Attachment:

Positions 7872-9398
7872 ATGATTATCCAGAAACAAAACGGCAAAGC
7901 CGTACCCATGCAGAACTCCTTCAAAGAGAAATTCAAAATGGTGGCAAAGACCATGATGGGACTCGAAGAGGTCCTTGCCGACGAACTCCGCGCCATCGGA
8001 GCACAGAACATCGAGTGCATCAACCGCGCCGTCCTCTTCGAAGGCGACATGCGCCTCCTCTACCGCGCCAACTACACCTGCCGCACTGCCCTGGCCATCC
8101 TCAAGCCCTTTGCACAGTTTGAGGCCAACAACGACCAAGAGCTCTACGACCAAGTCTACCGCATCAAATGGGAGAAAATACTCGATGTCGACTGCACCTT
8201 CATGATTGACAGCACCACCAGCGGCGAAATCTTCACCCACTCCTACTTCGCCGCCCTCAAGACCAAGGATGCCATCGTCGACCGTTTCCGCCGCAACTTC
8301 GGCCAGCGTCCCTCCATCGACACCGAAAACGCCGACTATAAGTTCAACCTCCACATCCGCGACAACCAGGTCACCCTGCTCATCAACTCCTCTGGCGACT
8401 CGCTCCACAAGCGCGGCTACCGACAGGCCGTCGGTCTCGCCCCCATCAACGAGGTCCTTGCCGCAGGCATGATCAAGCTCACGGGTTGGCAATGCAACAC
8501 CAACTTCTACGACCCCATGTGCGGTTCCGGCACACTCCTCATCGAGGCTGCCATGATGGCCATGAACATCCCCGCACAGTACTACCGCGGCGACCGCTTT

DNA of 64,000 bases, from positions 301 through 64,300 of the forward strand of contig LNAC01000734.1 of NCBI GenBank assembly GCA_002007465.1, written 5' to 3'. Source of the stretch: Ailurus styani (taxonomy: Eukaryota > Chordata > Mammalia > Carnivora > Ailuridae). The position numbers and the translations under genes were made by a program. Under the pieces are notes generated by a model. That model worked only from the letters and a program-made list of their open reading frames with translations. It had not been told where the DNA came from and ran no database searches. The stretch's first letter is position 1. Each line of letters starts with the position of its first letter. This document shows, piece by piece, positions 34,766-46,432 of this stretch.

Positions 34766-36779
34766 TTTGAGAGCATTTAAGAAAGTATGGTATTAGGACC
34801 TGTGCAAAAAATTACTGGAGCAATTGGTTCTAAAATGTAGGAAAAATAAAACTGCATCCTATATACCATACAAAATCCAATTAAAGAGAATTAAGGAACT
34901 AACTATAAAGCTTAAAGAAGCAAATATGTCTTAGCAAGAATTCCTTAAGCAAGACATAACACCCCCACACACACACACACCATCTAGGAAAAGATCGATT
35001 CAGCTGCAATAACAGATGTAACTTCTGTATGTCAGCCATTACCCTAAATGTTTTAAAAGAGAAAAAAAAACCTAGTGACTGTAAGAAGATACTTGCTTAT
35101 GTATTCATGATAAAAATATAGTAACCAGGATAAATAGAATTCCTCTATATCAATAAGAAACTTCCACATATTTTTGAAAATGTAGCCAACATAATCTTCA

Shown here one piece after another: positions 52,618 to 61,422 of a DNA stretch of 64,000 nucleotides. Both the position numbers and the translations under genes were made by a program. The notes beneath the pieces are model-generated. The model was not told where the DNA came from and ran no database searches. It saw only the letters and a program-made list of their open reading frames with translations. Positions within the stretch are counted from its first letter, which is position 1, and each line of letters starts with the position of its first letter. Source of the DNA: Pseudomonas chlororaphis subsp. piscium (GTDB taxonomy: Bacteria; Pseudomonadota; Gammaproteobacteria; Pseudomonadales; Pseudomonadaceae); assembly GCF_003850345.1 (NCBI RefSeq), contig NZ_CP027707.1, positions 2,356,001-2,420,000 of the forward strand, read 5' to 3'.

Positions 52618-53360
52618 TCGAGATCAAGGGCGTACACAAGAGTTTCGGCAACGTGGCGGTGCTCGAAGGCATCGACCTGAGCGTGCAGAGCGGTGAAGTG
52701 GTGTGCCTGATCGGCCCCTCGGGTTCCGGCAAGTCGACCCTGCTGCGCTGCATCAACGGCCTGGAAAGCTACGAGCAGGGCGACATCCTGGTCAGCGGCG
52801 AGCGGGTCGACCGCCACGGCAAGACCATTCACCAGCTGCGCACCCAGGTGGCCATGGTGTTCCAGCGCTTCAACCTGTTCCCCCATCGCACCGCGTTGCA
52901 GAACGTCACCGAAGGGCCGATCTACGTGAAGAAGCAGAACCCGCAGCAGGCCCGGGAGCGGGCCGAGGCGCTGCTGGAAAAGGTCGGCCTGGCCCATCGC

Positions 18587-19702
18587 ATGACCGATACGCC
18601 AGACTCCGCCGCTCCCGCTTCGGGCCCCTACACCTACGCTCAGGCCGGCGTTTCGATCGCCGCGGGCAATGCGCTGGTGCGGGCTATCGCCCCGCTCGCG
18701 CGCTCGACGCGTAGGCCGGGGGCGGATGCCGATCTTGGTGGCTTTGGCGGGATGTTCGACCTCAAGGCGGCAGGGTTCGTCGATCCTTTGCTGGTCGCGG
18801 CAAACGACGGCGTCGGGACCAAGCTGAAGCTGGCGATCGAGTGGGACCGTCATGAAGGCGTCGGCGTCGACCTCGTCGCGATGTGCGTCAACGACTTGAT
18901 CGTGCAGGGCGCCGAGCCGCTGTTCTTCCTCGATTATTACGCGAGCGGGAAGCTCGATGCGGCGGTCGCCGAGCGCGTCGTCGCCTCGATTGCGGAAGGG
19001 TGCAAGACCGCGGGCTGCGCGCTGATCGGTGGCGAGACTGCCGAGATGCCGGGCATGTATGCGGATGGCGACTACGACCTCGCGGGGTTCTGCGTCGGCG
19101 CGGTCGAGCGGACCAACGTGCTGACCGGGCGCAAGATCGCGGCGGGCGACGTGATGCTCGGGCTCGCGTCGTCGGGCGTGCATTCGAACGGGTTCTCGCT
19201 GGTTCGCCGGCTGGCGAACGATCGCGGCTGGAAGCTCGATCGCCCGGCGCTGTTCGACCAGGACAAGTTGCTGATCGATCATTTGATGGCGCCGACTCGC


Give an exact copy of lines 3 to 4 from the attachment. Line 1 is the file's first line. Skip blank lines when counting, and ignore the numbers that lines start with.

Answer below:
7901 CGTACCCATGCAGAACTCCTTCAAAGAGAAATTCAAAATGGTGGCAAAGACCATGATGGGACTCGAAGAGGTCCTTGCCGACGAACTCCGCGCCATCGGA
8001 GCACAGAACATCGAGTGCATCAACCGCGCCGTCCTCTTCGAAGGCGACATGCGCCTCCTCTACCGCGCCAACTACACCTGCCGCACTGCCCTGGCCATCC